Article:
2. BC

            Peak, what Krugman is describing without saying so (or realizing it) is the predictable monopoly rentier effects of hyper-financialization and record low labor returns to GDP with record debt to wages and GDP and the resulting extreme (financial) wealth and (rentier) income inequality discouraging productive investment, production, and employment, and thus reducing money velocity and the reflationary effects of monetary policy.

            Since the 1980s, when the US experienced the onset of deindustrialization as a result of peak crude oil production per capita and the subsequent 30% decline per capita, and 42% since 1970, the US replaced gains in labor’s share to GDP with increasing (and unsustainable as of 2007-08) debt to wages and GDP that reached a cumulative order of exponential differential growth from the early 1980s. Now growth of public debt to wages and GDP has reached the similar “jubilee” threshold since the 1950s, after which the velocity of gov’t debt and fiscal deficits is below 1.0 and will no longer hereafter provide any GDP multiplier effect apart from preventing nominal GDP from contracting with a sufficiently large fiscal deficit along the way.

            Since 2005-08, the world is where the US was in the mid- to late 1970s with respect to oil production per capita, which implies that the world has reached peak industrialization per capita, i.e., as anticipated by the “Limits to Growth” models” and will hereafter experience deindustrialization and decelerating real GDP per capita indefinitely hereafter. But the world does not have the luxury of low debt to wages and GDP and the constant US$ price of oil at $15-$20/bbl as the US (and yet-to-develop world) enjoyed in the early 1980s.

            Krugman does not address these global net energetic/exergetic/entropic factors because he either does not know it, does not have the capacity to understand and apply it, and/or is not paid by Wall Street and the rentier-funded Ivy League Establishment to inform his audience.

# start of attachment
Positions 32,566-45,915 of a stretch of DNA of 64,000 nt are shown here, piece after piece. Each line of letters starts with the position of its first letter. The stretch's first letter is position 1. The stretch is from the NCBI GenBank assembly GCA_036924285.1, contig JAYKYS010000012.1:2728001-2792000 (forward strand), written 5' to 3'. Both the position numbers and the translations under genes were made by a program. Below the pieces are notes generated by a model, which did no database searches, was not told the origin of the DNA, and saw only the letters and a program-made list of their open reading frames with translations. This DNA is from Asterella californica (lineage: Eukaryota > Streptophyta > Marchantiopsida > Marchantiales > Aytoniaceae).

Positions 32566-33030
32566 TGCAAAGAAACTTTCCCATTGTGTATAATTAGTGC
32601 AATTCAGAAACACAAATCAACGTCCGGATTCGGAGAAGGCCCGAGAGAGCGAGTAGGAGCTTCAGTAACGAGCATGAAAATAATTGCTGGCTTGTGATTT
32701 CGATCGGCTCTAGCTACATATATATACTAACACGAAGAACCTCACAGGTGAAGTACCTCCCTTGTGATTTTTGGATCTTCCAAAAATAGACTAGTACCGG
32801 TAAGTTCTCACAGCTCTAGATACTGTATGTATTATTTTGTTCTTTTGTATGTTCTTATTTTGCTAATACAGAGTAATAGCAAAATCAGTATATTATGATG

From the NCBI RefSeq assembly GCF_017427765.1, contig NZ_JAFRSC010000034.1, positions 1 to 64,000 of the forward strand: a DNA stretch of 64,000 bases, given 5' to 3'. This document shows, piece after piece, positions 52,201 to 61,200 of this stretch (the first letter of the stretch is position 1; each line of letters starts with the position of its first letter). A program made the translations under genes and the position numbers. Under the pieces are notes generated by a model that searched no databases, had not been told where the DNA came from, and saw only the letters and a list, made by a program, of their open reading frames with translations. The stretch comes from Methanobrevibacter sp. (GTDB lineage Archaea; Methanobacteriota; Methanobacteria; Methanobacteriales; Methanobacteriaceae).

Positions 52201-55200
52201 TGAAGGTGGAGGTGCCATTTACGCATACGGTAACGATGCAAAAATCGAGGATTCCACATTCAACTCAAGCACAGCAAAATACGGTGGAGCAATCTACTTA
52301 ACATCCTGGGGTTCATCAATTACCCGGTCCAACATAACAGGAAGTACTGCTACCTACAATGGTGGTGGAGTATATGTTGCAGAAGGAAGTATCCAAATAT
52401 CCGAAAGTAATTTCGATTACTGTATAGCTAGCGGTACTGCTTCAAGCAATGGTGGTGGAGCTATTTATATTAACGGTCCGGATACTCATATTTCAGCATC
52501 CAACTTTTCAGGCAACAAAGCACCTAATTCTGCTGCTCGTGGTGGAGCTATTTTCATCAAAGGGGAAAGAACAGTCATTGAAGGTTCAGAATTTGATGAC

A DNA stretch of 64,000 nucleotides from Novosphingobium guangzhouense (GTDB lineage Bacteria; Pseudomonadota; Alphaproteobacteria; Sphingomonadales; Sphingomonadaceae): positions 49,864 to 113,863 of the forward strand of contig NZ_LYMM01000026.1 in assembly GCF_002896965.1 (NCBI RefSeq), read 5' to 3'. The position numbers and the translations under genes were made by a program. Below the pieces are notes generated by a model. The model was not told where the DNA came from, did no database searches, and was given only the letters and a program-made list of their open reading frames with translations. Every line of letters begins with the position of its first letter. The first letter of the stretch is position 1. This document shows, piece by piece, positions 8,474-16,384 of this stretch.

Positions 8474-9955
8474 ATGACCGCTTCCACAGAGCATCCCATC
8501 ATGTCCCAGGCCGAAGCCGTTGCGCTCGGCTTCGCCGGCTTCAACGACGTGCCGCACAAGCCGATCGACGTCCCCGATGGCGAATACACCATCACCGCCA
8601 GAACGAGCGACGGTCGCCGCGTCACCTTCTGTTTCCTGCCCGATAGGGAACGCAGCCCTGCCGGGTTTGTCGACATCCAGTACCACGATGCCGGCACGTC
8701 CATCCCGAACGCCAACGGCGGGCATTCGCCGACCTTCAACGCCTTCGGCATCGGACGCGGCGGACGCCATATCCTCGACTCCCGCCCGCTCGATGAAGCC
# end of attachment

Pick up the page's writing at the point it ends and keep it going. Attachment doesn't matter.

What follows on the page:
Peak Oil, demographics, the Long Wave, the hegemonic cycle, and the debt cycle (to wages and GDP) predicted what has happened since 2000 and 2007. What it predicts hereafter is more of the same, including decelerating real GDP per capita; little or no growth of capital formation to GDP; falling labor force participation; continuing record low labor share to GDP; a potential GDP much lower than is assumed; secular trend real GDP/final sales per capita of ~0%; ongoing deceleration of CPI and of money supply (less bank cash assets/reserves); lower long interest rates; more Fed QEternity (as in Japan since the early 2000s); ECB QE; China’s growth of real GDP per capita decelerating from a fictitious ~6% to ~2-3% by decade’s end and near 0% by the early to mid-2020s (owing to a collapse in FDI and exports and increase in energy and food imports to GDP); another global real estate recession; rising fiscal deficits to GDP; and, among other things, little or no real total returns to equities for 7-10 years with the risk of a cyclical drawdown of 35-50%+ in the meantime.

            Establishment business, Wall St., and academic economic intelligentsia did NOT anticipate the conditions that the Long Wave implied that have occurred since 2000 and 2007, and neither are they anticipated the ongoing secular progression of the Long Wave debt-deflationary regime and the US, EZ, and eventually China experiencing “lost decades” hereafter.

          3. PeakTrader

            BC, you continue to ignore the real economy and turn any positives into negatives.

            For example, U.S. market power improves U.S. terms-of-trade. So, the U.S. is able to consume more than produce in the global economy and in the long-run. Americans are able to consume more with less effort, because of structural trade deficits and efficiencies in production.

            You want Americans to spend and borrow in a depression to generate jobs and raise living standards. So, more Americans can afford to spend and borrow to generate more jobs.

            And, when the country reaches full employment, you want to slow growth to a sustainable rate.

            The U.S. has enormous productive capacity to expand and raise income = consumption + saving.

            There’s no “hyper-financialization.” Instead, there’s massive idle capital earning enough for capital preservation, along with massive idle labor.

            So, there’s great potential for the economy to expand., and I’ve explained before how to unleash that growth.